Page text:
<teepee> one of the possibilities would be to have polygon() allow child modules instead of the parameters
<teepee> like polygon() { point([0, 10]); line_to([10, 10]); }
<teepee> so at transition to that polygon it would need to ensure it's closed
<lf94> teepee: I've copied the sketching api that cadquery has, because a lot of people like it.
<teepee> similar like that old PR about having sort-of 2.5D entities combined by extrude() { square(); translate([10, 20, 30]) circle(); }
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<lf94> teepee: this is something I can _easily_ port from my system over to openscad. or libfive. or anything really.
<M6piz7wk[m]> probably more like this so that it's aligned
<teepee> M6piz7wk[m]: I think I understand pretty clearly what it's trying to show
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* M6piz7wk[m] added the example to https://en.wikibooks.org/w/index.php?title=OpenSCAD_User_Manual/2D_Primitives&stable=0#polygon on request
<teepee> lf94: do you have some example how the sketching would look like in openscad?
<lf94> I do! Because Curv code is very similar to that of Openscad.
<teepee> one of the ideas for the sketching would be also to have the ability to convert text and svg to openscad 2d sketching code
<teepee> at least for text that should not need too much features, basically just lines and 2nd/3rd order beziers
<gbruno> [github] Kreyren opened issue #4075 (Implement sketcher to make prototyping more efficient). https://github.com/openscad/openscad/issues/4075
<gbruno> [github] Kreyren edited issue #4075 (Implement sketcher to make prototyping more efficient). https://github.com/openscad/openscad/issues/4075
<JakeSays> teepee: what is sketching code?
<gbruno> [github] Kreyren edited issue #4075 (Proposal: Implement sketcher to make prototyping more efficient). https://github.com/openscad/openscad/issues/4075
<InPhase> lf94: 95% of the usages of minkowski in OpenSCAD are trying to do things sdf would have done better. This is where the power of a merged solution kicks in where we can do sdf components in OpenSCAD.
<M6piz7wk[m]> ooops sorry didn't know it spams the chat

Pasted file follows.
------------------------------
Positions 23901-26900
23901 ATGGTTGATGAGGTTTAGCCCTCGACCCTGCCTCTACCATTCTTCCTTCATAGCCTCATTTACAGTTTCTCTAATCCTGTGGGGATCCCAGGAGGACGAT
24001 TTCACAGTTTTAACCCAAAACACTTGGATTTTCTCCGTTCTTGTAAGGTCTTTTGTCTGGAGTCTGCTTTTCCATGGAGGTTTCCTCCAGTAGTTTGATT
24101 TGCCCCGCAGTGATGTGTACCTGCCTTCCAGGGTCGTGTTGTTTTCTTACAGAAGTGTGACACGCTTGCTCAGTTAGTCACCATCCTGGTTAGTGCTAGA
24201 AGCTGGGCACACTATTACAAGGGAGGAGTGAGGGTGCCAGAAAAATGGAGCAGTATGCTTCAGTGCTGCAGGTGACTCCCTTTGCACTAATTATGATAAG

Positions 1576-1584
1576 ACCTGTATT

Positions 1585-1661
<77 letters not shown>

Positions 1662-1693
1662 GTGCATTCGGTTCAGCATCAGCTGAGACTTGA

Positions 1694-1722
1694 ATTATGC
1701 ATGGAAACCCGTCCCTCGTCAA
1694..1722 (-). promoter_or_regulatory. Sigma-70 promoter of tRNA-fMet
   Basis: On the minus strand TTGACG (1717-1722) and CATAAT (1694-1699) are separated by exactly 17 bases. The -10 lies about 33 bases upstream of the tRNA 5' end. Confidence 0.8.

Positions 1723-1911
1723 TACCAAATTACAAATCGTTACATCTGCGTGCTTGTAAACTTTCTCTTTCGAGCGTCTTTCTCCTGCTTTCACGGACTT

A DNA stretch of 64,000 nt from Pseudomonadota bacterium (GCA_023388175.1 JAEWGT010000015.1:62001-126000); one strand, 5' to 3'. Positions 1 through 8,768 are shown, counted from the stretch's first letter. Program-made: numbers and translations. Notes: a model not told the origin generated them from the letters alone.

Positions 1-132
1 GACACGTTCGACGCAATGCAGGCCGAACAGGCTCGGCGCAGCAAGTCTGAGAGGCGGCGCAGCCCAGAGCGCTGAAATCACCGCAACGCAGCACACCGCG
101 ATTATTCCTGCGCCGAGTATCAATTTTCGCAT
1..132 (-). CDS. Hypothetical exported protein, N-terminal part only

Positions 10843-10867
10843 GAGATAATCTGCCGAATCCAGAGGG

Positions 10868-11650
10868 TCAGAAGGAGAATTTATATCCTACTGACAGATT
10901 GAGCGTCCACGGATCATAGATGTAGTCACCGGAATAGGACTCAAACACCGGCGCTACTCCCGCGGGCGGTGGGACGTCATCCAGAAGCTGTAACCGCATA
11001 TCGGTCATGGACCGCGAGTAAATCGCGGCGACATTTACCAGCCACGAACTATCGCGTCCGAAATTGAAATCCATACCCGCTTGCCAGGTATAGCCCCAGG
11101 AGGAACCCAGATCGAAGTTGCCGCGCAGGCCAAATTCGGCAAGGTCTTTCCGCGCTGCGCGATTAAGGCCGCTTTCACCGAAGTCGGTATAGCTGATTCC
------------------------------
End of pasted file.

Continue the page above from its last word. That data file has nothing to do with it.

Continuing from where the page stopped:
<JakeSays> lf94: speaking of curv, what does '<<' mean?
<JakeSays> or is it >>
<teepee> JakeSays: a slightly different style of defining 2D shapes using constraints
<InPhase> lf94: I wish I knew the actual userbase size of OpenSCAD, but I don't know how to measure it. One thing I'm pretty sure of is that it is extremely massive. I often talk to random people with no project affiliation and they've already used it.
<InPhase> lf94: So the impact is guaranteed to be large.
<teepee> M6piz7wk[m]: how it could look like, lf94 might show in a minute or two ;-)
<M6piz7wk[m]> eh?
<teepee> not sure if you followed the discussion, but we are just talking about the sketching code lf94 worked on (which I think is currently based on curv?) but might be possible to add to openscad too
<teepee> if it's similar to what cadquery does, their documentation might give an indication too
<JakeSays> teepee: i thin it's kind of ugly
<teepee> what is? the cadquery style of 2d sketching?
<JakeSays> curv's '>>'
<lf94> > also to have the ability to convert text ...
<teepee> ahh, yeah
<lf94> teepee: exactly. I have done this basically too.
<lf94> svg2curv was planned to do this.
<lf94> Sorry, I'm quite busy atm, will get that code for you
<teepee> well, we have the reading part of the code already :)
<teepee> just right now it's generating the 2d polygons directly
<InPhase> JakeSays: Well we don't need the curv syntax.
<JakeSays> InPhase: good. lol
<InPhase> JakeSays: I think the OpenSCAD syntax is pretty accessible to new designers, and is reasonably self-consistent. What we'd want is the core sdf features integrated smoothly.
<M6piz7wk[m]> teepee: oh i didn't know you were talking about it O.o
<lf94> teepee: that's what mine is doing too.
<JakeSays> i'm going to have to read about this sdf thing
<teepee> JakeSays: for interesting overview, maybe check the iq pages
* teepee goes finding the link
<InPhase> JakeSays: I have three words for you. Inigo Quilez youtube
<InPhase> I mean, then you have to read about it to understand, but that's the motivating example. :)
<InPhase> The libfive site also has a few select examples which are compelling.
<M6piz7wk[m]> FWIW i was thinking something like making a line:... (full message at https://libera.ems.host/_matrix/media/r0/download/libera.chat/3b9b5f814b00afde3e5a6d4a77011dd7876e40ca)
<teepee> actually the article from colah (original implicitcad author) is also a good introduction IIRC
<M6piz7wk[m]> yep libfive has interactive editor so that you can drag on shape to change it's dimensions